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February 25, 2016

Network Rail volunteers help create new habitat for Duke of Burgundy butterfly

UK rail infrastructure manager Network Rail (NR) has announced that a team of its orange army has created a new habitat for the rare Duke of Burgundy butterfly.

Duke of Burgundy

UK rail infrastructure manager Network Rail (NR) has announced that a team of its orange army has created a new habitat for the rare Duke of Burgundy butterfly.

Around 24 volunteers from the East West Rail (EWR) Alliance joined the Upper Thames Branch of wildlife charity Butterfly Conservation (BC) to create the new habitat for the colony on a patch of land adjacent to the London to Birmingham line.

It is reported that the colony, one of just three found in the county, currently sits on private land near Princes Risborough, just north of High Wycombe, but the site has recently gone up for sale.

The charity hopes that creating new habitat nearby will encourage the butterflies to expand their range.

"This is all part of our efforts to strengthen the Duke’s population and increase the number of colonies in Buckinghamshire."

Network Rail environment manager Lucie Anderton said: "It’s great to help support Butterfly Conservation. The habitat site is by the railway line, which we will be upgrading as part of East West Rail and confirms our commitment to engage with local conservation groups to help preserve and protect the environment."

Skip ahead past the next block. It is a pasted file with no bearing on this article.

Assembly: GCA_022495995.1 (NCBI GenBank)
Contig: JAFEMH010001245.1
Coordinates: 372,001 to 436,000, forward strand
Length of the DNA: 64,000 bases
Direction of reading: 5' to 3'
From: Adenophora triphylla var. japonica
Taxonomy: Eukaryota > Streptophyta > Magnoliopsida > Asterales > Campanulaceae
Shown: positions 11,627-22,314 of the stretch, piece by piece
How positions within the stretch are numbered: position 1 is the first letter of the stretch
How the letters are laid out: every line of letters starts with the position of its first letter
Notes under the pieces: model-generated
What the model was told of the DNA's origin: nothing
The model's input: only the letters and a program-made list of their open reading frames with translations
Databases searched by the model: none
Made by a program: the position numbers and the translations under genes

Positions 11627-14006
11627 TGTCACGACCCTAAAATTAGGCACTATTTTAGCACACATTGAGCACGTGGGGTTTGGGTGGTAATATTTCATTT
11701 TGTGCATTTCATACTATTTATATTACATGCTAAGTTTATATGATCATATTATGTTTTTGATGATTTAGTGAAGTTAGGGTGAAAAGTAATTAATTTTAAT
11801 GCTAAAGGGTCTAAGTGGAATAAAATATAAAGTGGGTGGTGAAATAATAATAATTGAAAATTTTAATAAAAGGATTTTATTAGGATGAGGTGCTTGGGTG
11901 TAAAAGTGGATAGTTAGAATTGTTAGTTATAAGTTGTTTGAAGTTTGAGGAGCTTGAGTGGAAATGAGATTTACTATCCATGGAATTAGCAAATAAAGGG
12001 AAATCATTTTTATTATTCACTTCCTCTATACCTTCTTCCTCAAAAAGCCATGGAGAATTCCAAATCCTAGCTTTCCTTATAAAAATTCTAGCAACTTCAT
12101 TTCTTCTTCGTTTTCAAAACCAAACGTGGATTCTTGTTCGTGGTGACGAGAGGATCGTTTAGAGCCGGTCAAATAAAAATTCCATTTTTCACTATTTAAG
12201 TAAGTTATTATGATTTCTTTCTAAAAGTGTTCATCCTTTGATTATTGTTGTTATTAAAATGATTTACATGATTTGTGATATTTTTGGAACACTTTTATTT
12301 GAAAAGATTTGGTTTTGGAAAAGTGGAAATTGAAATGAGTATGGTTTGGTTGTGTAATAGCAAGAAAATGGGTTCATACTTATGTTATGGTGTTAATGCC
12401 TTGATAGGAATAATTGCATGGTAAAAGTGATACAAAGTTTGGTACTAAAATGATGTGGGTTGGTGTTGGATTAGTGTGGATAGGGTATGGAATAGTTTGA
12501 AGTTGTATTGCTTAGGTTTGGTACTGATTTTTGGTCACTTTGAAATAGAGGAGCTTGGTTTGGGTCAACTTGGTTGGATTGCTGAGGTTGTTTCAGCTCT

According to a recent report released by BC and the Centre for Ecology & Hydrology (CEH), the Duke of Burgundy has recovered from significant declines over the last decade.

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Upper Thames Branch chairman Nick Bowles said: "The status of this butterfly has been improving in other parts of the UK, but it has been completely lost from Oxfordshire and is in danger of disappearing from Buckinghamshire too.

"This is all part of our efforts to strengthen the Duke’s population and increase the number of colonies in Buckinghamshire."

According to BC, the current project will help the Duke to recover in Buckinghamshire.


Image: The rare Duke of Burgundy butterfly. Photo: courtesy of Network Rail.

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